In police work, we know what it is to be generalized as a group. We know that it is not just the tree that suffers the reputation and shame of the bad apple, but the whole orchard. When one officer acts poorly, that blemish is felt across not just their department or region, but through the policing profession as a whole.
We know the dangers of generalization. Good cops doing good work know that painting with a broad brush is exactly what causes social ills like profiling, prejudice, and bias-based actions. Yet, as a profession we are forced to wear the stains of our peers and predecessors. It can be damaging organizationally. It can be jarring personally. It can take a toll emotionally.
Validate your Feelings
Feel confused? Feel frustrated? Angry? Good. Be aware of your feelings so you can process them. Like all problem solving, you can’t fix the issue until you appropriately diagnose it. Mental health awareness is critical to health and performance of all police officers. Thus, continue to do your self-check ins and work toward finding what helps you process your stress. Exercise and spend time with your family. Interact with nature and explore your faith. Journal and engage in your hobbies outside of work. Whatever it is that promotes your personal healthy life practice will help you process this.
Connect with Your Peers
Fortunately, mental and emotional health are becoming less stigmatized in emergency response. Although we are in a better place than ever before, there is much more work to be done and awareness to be built. Be an advocate for your peers and team. More departments are starting peer support programs, where confidential interaction is protected. If you are unsure of your department’s peer support dynamics, check with your policies and state laws. Although building a peer support program is optimal, peer support as a concept does not require an official program.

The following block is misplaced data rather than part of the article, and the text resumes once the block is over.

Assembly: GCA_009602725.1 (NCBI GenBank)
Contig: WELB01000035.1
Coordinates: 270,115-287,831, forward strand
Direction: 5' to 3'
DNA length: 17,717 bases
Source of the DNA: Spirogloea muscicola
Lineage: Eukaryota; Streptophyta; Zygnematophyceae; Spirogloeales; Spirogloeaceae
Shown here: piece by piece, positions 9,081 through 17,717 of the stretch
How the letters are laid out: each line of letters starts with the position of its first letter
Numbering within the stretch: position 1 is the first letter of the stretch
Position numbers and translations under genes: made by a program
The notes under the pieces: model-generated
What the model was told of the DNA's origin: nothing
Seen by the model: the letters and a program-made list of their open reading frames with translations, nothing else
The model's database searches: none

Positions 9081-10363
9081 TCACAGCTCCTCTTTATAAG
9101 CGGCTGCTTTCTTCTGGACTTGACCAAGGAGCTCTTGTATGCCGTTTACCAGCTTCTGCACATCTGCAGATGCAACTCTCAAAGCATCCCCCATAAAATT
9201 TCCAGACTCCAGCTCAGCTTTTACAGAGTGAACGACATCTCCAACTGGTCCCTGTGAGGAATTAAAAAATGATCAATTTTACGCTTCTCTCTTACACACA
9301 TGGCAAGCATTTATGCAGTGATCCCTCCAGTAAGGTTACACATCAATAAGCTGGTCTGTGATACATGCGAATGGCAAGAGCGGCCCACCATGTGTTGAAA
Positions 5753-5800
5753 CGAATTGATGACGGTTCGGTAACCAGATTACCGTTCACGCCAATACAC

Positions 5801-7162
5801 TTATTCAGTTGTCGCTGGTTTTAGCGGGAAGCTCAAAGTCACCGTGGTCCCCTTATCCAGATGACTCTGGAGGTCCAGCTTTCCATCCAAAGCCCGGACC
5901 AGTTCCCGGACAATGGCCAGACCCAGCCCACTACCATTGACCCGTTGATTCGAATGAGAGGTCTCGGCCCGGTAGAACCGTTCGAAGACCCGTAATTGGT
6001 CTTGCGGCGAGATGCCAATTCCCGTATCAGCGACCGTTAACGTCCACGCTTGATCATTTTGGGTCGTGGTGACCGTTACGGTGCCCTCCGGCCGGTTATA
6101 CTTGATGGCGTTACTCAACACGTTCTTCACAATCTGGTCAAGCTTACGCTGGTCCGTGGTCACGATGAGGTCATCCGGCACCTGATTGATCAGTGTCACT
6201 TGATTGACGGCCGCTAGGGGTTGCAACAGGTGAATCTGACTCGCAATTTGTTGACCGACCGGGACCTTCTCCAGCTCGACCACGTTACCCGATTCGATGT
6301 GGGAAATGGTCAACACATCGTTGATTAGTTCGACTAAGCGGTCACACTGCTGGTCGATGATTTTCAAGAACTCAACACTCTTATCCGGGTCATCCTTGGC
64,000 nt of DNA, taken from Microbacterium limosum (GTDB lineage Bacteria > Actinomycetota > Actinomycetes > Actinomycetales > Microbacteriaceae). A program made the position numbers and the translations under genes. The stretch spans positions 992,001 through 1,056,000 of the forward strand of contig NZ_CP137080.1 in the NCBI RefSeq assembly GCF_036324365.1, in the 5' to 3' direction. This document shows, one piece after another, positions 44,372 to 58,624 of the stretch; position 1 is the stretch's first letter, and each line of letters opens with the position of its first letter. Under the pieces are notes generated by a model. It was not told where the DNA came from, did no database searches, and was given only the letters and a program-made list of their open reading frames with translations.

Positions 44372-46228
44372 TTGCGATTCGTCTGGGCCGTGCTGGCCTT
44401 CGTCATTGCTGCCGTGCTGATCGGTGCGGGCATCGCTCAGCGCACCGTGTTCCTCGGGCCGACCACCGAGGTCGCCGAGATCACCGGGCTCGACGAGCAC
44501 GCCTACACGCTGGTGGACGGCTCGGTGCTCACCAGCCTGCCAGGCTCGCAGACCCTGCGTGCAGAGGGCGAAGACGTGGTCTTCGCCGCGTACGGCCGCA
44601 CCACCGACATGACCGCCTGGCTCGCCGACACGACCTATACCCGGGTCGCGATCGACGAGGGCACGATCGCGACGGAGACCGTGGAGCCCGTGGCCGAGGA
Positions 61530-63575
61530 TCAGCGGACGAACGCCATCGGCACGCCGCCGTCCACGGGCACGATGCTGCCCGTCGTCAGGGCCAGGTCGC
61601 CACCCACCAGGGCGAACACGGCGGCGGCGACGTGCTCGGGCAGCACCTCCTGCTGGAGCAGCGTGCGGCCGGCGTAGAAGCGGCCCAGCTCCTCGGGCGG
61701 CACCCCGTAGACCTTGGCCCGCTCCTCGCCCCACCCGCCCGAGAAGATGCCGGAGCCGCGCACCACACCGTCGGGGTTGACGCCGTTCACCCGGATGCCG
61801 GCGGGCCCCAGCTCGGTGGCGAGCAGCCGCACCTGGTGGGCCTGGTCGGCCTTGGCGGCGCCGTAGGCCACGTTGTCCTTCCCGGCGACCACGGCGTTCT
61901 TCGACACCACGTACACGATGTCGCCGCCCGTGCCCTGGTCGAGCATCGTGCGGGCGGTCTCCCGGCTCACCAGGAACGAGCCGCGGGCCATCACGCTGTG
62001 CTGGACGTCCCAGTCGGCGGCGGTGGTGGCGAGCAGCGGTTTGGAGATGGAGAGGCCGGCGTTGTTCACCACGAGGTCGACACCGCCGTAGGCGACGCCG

It is everyone’s responsibility to build a culture of peer support. You don’t have to be an official team member to check in and see how your coworkers or crew are doing. If you have concerns and stressors, chances are someone else has the exact same issues. Let others lean on you, and allow yourself to lean on them as well.
Have conversations with your bosses. This is not the time to be adversarial. All too often, we play the Us vs. Them game with the public, and all too often we play it in our own house. When faced with working on the public image of our profession, it needs to be “all hands on deck.” Administrators are out of touch. Line officers don’t see the big picture. Sergeants get free passes. And on and on. The truth is every position and rank has a different job. What we need to recognize is that we are on the same team, and infighting will only stall our goals. In the end, by playing games riddled with rumors and egos, we are prevented from doing our jobs most effectively. We suffer, and our communities suffer.